Not working - if you're retired or don't intend to work in France you will probably want a visitor visa. This visa type requires you to declare that you will not work in France, so it's not suitable for semi-retired people, and also has financial requirements demonstrating that you will be able to support yourself and will not become a drain on the French state. You are also likely to need to demonstrate that you have full health insurance cover for your first year in France.

Spouse visa - if you're lucky enough to be married or in a registered civil partnership with a French or other EU national, that does not exempt you from needing a visa. It does, however, mean you can get a spouse visa which has fewer requirements.

You're from another country

Not all non-EU countries benefit from the 90-days of visa-free travel so if you are coming from certain destinations, including India, you will need a visa to enter France for any length of stay - find a full list of the countries requiring visas HERE.

Also be aware that France applies different rules for Algerian citizens, for historical reasons.

The visa system itself is the same as detailed above and depends on why you're coming to France.

What next 

Once you've got the visa and made the move to France you might be tempted to think that you're finished with French bureaucracy. Unfortunately this is not the case.

At some point you will need to register for the residency card known as the carte de séjour and when you register depends on your visa type - some demand that you register within three months of arriving, so you need to be aware of this and make sure that you don't miss the deadline.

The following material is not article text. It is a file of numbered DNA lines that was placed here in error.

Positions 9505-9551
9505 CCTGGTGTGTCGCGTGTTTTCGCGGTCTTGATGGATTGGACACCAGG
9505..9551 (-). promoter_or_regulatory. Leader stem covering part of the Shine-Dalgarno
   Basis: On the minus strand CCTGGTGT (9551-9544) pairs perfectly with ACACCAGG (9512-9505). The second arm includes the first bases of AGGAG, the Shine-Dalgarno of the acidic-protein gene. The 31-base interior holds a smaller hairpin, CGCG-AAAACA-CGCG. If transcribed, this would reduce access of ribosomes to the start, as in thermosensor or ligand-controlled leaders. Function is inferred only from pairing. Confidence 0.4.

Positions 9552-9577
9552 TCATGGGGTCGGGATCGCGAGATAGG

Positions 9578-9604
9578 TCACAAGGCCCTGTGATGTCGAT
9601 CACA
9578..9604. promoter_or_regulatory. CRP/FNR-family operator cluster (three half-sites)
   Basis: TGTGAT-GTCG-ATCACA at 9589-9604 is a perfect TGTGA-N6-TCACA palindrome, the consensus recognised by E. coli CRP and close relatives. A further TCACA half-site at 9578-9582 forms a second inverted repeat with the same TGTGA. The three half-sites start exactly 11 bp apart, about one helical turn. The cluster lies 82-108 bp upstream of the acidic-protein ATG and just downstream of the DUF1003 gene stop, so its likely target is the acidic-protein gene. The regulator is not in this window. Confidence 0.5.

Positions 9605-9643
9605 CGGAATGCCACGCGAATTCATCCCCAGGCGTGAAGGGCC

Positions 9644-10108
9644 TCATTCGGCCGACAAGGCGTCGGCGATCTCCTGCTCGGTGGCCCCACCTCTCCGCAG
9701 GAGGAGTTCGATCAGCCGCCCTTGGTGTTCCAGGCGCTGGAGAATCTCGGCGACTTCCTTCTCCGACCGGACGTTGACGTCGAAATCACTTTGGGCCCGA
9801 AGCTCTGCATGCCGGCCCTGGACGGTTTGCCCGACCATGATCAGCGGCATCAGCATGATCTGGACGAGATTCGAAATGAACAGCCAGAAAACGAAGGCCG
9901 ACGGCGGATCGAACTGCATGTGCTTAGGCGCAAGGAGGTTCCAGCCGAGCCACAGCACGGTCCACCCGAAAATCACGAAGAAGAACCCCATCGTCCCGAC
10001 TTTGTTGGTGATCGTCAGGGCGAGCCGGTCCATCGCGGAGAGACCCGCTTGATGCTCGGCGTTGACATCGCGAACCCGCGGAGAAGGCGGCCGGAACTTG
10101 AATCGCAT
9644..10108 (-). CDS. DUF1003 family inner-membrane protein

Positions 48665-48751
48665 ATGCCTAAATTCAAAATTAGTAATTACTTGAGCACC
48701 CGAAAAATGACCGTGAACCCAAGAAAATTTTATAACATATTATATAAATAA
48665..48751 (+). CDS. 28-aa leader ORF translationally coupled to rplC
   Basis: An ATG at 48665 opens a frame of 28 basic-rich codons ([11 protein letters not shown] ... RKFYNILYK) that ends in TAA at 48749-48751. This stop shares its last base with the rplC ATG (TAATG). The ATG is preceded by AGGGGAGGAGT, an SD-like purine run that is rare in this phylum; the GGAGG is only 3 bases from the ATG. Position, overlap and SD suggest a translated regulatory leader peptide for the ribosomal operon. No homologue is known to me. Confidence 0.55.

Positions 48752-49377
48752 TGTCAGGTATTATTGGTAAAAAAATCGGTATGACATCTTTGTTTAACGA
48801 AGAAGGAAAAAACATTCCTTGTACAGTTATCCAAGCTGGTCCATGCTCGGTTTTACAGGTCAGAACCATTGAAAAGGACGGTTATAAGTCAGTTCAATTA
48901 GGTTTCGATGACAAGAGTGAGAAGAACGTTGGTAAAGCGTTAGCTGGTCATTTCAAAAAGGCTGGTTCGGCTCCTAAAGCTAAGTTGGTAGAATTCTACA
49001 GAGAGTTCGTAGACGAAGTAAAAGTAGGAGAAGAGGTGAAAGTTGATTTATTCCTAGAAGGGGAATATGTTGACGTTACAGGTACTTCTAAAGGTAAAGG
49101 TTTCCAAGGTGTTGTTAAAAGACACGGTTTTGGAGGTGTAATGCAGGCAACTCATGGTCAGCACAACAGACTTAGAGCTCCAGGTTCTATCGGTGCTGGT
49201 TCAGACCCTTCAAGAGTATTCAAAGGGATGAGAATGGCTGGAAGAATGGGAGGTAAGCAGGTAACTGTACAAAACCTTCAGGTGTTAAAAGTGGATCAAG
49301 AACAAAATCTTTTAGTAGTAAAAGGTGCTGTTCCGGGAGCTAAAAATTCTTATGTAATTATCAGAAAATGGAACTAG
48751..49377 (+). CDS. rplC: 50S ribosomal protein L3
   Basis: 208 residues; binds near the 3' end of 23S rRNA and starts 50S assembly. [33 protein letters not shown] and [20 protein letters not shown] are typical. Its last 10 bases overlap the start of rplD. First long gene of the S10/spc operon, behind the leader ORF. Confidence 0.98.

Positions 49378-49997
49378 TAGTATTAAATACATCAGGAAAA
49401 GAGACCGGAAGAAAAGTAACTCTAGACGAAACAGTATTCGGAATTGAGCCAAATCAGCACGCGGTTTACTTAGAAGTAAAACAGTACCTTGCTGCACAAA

When registering you may also have to undergo a medical and commit to signing up to French classes if your language skills are a little rusty.

If you intend to stay you will also need to register within the French health system and remember that all residents of France need to file an annual tax declaration, even if all your income comes from outside France. 


If you intend to make France your home, you may wish to apply for French citizenship, which will remove all annoying requirements for visas and residency cards if your application is successful, as well as giving you the right to vote in French presidential elections (or even to stand for president, if you want).

If you have French parents or a French spouse you can get citizenship without having to be resident in France, but if you don't have any useful family members you will be looking at gaining citizenship through residency.

France is relatively generous in granting citizenship through residency, and you can apply after being a full-time resident of France for five years (or two years if you graduated from a French university or higher education establishment).

You do require B2 level French, however, plus a lot of paperwork and you will need to do some swotting up for the interview in which you are tested on your knowledge of French history, culture and value - find the full requirements HERE.

This is just an overview of the various requirements, you can find a lot more information in our visas, residency and moving to France sections.


Join the conversation in our comments section below. Share your own views and experience and if you have a question or suggestion for our journalists then email us at [email protected].
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Anonymous 2021/09/22 13:48
I thought it was B1 not B2 in French proficiency for citizenship?